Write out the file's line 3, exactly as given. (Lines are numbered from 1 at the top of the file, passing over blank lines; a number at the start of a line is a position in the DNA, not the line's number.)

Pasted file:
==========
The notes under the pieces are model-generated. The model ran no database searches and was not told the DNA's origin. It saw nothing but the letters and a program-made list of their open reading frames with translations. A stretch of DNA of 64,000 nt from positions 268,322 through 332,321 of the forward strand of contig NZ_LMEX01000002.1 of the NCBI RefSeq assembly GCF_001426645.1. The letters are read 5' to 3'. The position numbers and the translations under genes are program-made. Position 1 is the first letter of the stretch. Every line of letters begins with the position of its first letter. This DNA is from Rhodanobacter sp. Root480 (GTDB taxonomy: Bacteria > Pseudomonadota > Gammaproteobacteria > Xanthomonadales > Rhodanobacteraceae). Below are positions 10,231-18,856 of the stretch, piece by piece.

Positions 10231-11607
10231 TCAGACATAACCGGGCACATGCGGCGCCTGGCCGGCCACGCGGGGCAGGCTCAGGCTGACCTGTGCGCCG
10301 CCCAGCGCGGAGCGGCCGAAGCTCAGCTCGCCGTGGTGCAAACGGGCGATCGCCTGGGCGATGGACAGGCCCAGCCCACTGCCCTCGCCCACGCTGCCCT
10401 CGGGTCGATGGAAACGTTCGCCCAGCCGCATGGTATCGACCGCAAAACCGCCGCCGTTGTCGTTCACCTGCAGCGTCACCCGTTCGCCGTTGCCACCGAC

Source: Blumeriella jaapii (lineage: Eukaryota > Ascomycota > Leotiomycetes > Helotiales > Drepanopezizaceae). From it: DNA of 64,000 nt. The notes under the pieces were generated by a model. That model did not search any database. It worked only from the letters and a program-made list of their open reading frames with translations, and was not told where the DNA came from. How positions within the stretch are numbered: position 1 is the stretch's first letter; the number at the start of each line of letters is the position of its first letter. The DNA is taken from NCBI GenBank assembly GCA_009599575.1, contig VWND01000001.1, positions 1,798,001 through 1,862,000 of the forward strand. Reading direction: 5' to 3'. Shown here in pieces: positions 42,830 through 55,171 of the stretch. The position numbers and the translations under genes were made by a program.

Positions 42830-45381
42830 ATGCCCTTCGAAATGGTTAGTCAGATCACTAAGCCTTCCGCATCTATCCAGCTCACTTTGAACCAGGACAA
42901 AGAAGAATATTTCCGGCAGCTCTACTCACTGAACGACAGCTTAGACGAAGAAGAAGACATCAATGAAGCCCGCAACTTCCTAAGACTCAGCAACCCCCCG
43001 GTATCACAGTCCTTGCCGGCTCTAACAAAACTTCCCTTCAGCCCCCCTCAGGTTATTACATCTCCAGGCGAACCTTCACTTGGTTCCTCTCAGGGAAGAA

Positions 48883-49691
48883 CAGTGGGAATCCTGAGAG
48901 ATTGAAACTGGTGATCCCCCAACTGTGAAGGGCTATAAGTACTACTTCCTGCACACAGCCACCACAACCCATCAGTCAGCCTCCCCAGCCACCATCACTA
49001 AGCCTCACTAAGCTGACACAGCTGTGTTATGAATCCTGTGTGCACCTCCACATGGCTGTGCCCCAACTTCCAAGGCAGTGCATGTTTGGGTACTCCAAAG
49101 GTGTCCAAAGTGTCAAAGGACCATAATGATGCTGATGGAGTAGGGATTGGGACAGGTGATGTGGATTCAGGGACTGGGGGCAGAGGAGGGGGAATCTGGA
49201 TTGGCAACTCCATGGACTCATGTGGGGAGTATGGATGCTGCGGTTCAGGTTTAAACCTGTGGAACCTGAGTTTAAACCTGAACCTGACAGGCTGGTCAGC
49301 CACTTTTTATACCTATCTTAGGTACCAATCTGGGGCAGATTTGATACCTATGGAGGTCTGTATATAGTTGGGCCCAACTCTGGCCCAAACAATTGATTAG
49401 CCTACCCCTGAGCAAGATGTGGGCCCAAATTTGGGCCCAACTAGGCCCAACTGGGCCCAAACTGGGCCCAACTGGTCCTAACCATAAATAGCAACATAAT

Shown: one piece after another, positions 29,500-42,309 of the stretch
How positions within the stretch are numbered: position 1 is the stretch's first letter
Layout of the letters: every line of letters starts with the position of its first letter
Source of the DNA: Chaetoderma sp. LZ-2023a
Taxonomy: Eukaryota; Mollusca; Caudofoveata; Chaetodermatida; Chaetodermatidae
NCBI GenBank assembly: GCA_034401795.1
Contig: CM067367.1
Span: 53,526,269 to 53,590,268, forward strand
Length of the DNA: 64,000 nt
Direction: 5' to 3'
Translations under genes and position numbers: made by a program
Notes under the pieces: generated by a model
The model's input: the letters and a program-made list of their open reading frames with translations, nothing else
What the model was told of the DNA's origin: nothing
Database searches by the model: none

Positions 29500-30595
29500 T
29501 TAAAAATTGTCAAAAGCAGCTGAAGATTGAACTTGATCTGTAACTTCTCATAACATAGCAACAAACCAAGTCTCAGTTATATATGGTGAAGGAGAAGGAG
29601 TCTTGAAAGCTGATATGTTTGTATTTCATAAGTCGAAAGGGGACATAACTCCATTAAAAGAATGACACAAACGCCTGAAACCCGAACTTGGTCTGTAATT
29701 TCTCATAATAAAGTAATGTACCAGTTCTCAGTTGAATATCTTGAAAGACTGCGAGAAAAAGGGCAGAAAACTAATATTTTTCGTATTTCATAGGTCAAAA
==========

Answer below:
10231 TCAGACATAACCGGGCACATGCGGCGCCTGGCCGGCCACGCGGGGCAGGCTCAGGCTGACCTGTGCGCCG